variable - Perl pragma to declare (scalar) variables without a leading $.


    use variable  spam  =>  17;
    use variable  eggs  =>  spam + 25;
    use variable "i";            # Makes "i" undefined.
    use variable  arr   =>  [qw /aap noot mies wim zus jet/];

    print eggs, "\n";            # Print 42.
          eggs += 27;
    print eggs, "\n";            # Print 69.

    for (i = 0; defined (arr -> [i]); i ++) {
        print arr -> [i], " ";   # Print aap noot mies wim zus jet.


This simple module allows you to create scalar variables that do not need a leading $. This will make people coming from a C or a Python background feel more at home.


This module requires perl 5.6.0.

The values given to the variables are evaluated in list context. You may wish to override this by using scalar.

These variables do not directly interpolate into doublequotish strings, although you may do so indirectly. (See the perlref manpage for details about how this works.)

    print "The value of eggs is ${\eggs}.\n";

This only works for scalar variables, not arrays or hashes.

Naming of variables follow the same rules as in Names must begin with a letter or underscore. Names beginning with a double underscore are reserved. Some poor choices for names will generate warnings, if warnings are enabled at compile time.

Variable symbols are package scoped (rather than block scoped, as use strict; is. That is, you can refer to a variable from package Other as Other::var.

As with all use directives, defining a variable happens at compile time. This, it's probably not correct to put a variable declaration inside of a conditional statement (like if ($foo) {use variable ...}).

Omitting the value for a symbol gives it the value of undef. This isn't so nice as it may sound, though, because in this case you must either quote the symbol name, or use a big arrow => with nothing to point to. It is probably best to declare these explicitly.

    use variable bacon  =>  ();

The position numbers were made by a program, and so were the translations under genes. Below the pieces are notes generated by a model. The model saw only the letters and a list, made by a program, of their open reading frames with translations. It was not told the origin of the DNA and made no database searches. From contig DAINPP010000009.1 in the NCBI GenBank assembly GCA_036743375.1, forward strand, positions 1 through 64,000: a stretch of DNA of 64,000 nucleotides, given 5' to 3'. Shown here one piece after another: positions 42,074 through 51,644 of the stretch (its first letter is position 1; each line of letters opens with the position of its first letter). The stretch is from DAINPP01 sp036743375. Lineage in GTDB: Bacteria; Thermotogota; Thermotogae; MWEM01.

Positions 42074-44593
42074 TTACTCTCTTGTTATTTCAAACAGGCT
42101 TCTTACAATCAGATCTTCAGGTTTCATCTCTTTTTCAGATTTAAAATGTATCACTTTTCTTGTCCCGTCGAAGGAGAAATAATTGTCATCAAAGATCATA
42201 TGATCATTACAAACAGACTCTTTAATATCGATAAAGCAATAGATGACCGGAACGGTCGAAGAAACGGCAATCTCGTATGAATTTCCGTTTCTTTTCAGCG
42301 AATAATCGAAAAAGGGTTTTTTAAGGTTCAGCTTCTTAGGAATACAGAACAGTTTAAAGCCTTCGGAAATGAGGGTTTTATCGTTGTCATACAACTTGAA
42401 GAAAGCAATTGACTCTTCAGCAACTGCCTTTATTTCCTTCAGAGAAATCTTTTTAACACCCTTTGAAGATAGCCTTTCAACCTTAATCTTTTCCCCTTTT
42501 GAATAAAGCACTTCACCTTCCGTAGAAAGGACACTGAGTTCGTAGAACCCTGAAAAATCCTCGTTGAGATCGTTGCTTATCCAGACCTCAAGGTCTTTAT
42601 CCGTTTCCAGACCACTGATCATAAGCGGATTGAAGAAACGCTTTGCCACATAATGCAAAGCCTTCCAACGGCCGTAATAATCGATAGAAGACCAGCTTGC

use variable ham    =>  undef;

The result from evaluating a list constant in a scalar context is not documented, and is not guaranteed to be any particular value in the future. In particular, you should not rely upon it being the number of elements in the list, especially since it is not necessarily that value in the current implementation.

In the rare case in which you need to discover at run time whether a particular variable has been declared via this module, you may use this function to examine the hash %variable::declared. If the given variable name does not include a package name, the current package is used.

    sub declared ($) {
        use variable;                   # don't omit this!
        my $name =  shift;
           $name =~ s/^::/main::/;
        my $pkg  =  caller;
        my $full = $name =~ /::/ ? $name : "${pkg}::$name";
        $variable::declared {$full};


A variable with the name in the list STDIN STDOUT STDERR ARGV ARGVOUT ENV INC SIG is not allowed anywhere but in package main::, for technical reasons.

You can get into trouble if you use variables in a context which automatically quotes barewords (as is true for any subroutine call). For example, you can't say $hash {variable} because variable will be interpreted as a string. Use $hash {variable ()} or $hash {+variable} to prevent the bareword quoting mechanism from kicking in. Similarly, since the => operator quotes a bareword immediately to its left, you have to say variable () => 'value' (or simple use a comma in place of the big arrow) instead of variable => 'value'


    $Log:,v $
    Revision 1.1  2000/05/31 19:38:56  abigail
    Initial revision.


This package was written by Abigail, <>.


This package is copyright 2000 by Abigail.

This program is free and open software. You can redistribute it or modify it under the same terms as Perl itself.


The author wishes to thank EFNet's #python IRC channel for the inspiration to write this module.

A lot of the code and documentation of was cut and pasted in.